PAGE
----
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The MIT Media Lab is an antidisciplinary[3] research laboratory at the Massachusetts Institute of Technology, growing out of MIT's Architecture Machine Group in the School of Architecture. Its research does not restrict to fixed academic disciplines, but draws from technology, media, science, art and design.[4] As of 2014, Media Lab's research groups include neurobiology,[5] biologically inspired fabrication,[6] socially engaging robots,[7] emotive computing,[8] bionics,[9] and hyperinstruments.[10]

MIT Media Lab
Mit medialab logo.png
Established1985; 34 years ago (1985)[1]
Budget$50 million[2]
Field of research
Technology, multimedia, sciences, art, design
DirectorJoi Ito
LocationCambridge, Massachusetts, United States

The Media Lab was founded in 1985 by Nicholas Negroponte and former MIT President Jerome Wiesner, and is housed in the Wiesner Building (designed by I. M. Pei), also known as Building E15. The Lab has been written about in the popular press since 1988, when Stewart Brand published The Media Lab: Inventing the Future at M.I.T., and its work was a regular feature of technology journals in the 1990s. In 2009, it expanded into a second building.[11]



The founding director of the lab was Nicholas Negroponte, who directed it until 2000. Later directors were Walter Bender (2000–2006), Frank Moss (2006–2011), and Joi Ito (2011-present).[12]

As of 2014, the Media Lab had roughly 70 administrative and support staff members. Associate Directors of the Lab were Hiroshi Ishii and Andrew Lippman. Pattie Maes and Mitchel Resnick were co-heads of the Program in Media Arts and Sciences, and the Lab's Chief Knowledge Officer was Henry Holtzman.

The Media Lab has at times had regional branches in other parts of the world, such as Media Lab Europe and Media Lab Asia, each with their own staff and governing bodies.[13][14]

Funding modelEdit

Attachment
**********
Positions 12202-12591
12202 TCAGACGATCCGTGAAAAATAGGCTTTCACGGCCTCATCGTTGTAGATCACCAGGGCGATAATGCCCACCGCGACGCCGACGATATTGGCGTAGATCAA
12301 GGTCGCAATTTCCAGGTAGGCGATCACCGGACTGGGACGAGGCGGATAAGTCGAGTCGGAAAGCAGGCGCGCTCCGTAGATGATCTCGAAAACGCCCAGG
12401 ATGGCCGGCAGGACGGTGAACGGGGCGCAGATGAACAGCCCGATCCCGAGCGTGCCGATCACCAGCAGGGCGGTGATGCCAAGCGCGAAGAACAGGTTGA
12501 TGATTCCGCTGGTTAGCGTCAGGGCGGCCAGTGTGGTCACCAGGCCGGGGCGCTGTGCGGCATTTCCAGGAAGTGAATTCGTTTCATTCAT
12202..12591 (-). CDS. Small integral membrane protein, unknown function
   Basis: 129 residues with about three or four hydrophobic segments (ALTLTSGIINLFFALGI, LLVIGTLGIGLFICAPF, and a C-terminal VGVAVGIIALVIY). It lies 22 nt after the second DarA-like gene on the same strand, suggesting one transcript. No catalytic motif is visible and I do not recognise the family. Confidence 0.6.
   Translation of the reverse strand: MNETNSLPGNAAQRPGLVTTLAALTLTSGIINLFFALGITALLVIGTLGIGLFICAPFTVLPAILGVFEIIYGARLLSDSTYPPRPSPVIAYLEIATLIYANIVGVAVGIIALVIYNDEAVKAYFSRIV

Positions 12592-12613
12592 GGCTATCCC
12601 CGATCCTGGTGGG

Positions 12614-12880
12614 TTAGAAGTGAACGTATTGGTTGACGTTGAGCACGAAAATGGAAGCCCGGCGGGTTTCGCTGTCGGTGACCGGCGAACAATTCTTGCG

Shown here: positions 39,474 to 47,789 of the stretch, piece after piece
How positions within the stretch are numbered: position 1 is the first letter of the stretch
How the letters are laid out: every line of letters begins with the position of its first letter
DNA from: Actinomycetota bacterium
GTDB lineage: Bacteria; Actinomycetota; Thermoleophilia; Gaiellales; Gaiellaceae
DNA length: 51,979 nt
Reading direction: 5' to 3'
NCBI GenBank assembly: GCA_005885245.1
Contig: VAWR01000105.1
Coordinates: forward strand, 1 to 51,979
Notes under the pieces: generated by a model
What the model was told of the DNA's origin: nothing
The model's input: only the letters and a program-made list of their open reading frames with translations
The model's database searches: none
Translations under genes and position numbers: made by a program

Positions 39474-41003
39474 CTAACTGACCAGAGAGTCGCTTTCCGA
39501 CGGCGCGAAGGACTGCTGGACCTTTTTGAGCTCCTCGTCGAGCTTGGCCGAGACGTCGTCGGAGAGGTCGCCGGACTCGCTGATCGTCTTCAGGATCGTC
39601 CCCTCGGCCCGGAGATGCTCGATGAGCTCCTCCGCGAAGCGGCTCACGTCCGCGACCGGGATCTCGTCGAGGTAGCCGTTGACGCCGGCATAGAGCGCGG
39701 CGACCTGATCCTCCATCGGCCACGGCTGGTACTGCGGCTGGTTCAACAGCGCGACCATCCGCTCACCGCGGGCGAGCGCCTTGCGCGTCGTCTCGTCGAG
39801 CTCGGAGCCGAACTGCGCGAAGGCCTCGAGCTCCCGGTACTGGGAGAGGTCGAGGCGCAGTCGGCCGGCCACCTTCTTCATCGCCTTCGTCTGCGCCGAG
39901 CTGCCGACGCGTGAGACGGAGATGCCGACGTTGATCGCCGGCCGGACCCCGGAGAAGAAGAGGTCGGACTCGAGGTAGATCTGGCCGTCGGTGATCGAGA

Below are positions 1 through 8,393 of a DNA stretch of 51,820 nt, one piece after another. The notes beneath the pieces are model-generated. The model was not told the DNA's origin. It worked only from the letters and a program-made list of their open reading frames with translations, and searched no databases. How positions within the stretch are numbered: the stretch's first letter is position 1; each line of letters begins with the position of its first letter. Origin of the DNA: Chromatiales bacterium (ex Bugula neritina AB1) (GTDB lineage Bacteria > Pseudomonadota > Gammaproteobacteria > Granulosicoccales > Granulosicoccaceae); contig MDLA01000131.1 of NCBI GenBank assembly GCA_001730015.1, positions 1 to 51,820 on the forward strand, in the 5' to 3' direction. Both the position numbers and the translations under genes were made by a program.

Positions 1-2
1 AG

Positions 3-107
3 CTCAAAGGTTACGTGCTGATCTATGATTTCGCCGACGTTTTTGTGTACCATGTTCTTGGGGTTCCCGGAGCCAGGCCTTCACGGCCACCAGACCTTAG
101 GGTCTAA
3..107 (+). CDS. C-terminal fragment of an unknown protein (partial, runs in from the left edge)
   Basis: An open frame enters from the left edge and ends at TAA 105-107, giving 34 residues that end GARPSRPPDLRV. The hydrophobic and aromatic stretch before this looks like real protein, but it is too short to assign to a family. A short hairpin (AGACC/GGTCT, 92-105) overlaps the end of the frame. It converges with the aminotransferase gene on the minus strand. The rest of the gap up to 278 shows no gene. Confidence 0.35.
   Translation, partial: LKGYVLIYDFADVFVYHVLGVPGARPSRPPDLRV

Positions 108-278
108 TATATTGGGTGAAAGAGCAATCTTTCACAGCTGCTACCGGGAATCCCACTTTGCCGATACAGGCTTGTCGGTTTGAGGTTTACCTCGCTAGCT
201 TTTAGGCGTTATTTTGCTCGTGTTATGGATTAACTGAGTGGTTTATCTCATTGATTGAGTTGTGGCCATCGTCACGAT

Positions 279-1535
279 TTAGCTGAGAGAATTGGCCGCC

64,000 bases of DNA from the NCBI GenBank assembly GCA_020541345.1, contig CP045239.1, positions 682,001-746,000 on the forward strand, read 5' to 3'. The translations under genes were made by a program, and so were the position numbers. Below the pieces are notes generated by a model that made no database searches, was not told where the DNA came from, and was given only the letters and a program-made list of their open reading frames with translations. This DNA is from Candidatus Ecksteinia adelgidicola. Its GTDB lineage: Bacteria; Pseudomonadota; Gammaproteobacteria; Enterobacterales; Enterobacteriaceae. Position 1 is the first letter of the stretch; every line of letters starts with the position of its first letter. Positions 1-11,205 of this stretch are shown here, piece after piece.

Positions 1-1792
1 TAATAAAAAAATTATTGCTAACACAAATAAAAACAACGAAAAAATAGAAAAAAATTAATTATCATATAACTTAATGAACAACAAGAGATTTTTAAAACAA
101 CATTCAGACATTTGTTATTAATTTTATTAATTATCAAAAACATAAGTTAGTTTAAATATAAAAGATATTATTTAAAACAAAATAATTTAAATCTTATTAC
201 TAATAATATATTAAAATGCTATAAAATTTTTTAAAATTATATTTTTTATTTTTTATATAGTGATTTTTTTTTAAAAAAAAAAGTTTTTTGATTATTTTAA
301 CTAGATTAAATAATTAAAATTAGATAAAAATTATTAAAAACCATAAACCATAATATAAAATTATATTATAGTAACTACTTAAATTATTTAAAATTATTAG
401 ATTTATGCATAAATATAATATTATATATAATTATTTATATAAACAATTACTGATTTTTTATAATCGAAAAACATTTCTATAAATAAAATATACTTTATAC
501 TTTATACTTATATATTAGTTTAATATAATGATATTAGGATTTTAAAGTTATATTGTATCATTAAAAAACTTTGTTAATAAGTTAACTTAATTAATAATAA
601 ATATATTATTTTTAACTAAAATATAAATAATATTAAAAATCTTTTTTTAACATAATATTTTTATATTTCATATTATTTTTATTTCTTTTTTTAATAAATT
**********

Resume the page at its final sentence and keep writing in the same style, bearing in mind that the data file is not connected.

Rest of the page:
The Lab's primary funding comes from corporate sponsorship. Rather than accepting funding on a per-project or per-group basis, the Lab asks sponsors to fund general themes; sponsors can then connect with Media Lab research. Specific projects and researchers are also funded more traditionally through government institutions including the NIH, NSF, and DARPA. Also, consortia with other schools or other departments at MIT are often able to have money that does not enter into the common pool.

Intellectual propertyEdit

Companies sponsoring the Lab can share in the Lab's intellectual property without paying license fees or royalties. Non-sponsors cannot make use of Media Lab developments for two years after technical disclosure is made to MIT and Media Lab sponsors. The Media Lab generates approximately 20 new patents every year.[citation needed]

Research at the LabEdit

Some recurring themes of work at the Media Lab include human adaptability,[15] human computer interaction, education and communication, artistic creation and visualization, and designing technology for the developing world. Other research focus includes machines with common sense, sociable robots, prosthetics, sensor networks, musical devices, city design, and public health. Research programs all include iterative development of prototypes which are tested and displayed for visitors.[16]

Each of these areas of research may incorporate others. Interaction design research includes designing intelligent objects and environments. Educational research has also included integrating more computation into learning activities - including software for learning, programmable toys, and artistic or musical instruments. Examples include Lego Mindstorms, the PicoCricket, and One Laptop per Child.[17]

Research groupsEdit

As of 2017, the MIT Media Lab has the following research groups:[18]

  • Affective Computing: "advancing wellbeing by using new ways to communicate, understand, and respond to emotion"
  • Biomechatronics: "enhancing human physical capability."
  • Camera Culture: "making the invisible visible – inside our bodies, around us, and beyond – for health, work, and connection"
  • City Science: "looking beyond smart cities"
  • Civic Media: "creating technology for social change"
  • Collective Learning: "transforming data into knowledge"
  • Conformable Decoders": "converting the patterns of nature and the human body into beneficial signals and energy"
  • Fluid Interfaces: "designing wearable systems for cognitive enhancement"
  • Human Dynamics: "exploring how social networks can influence our lives in business, health, governance, and technology adoption and diffusions"
  • Lifelong Kindergarten: "engaging people in creative learning experiences"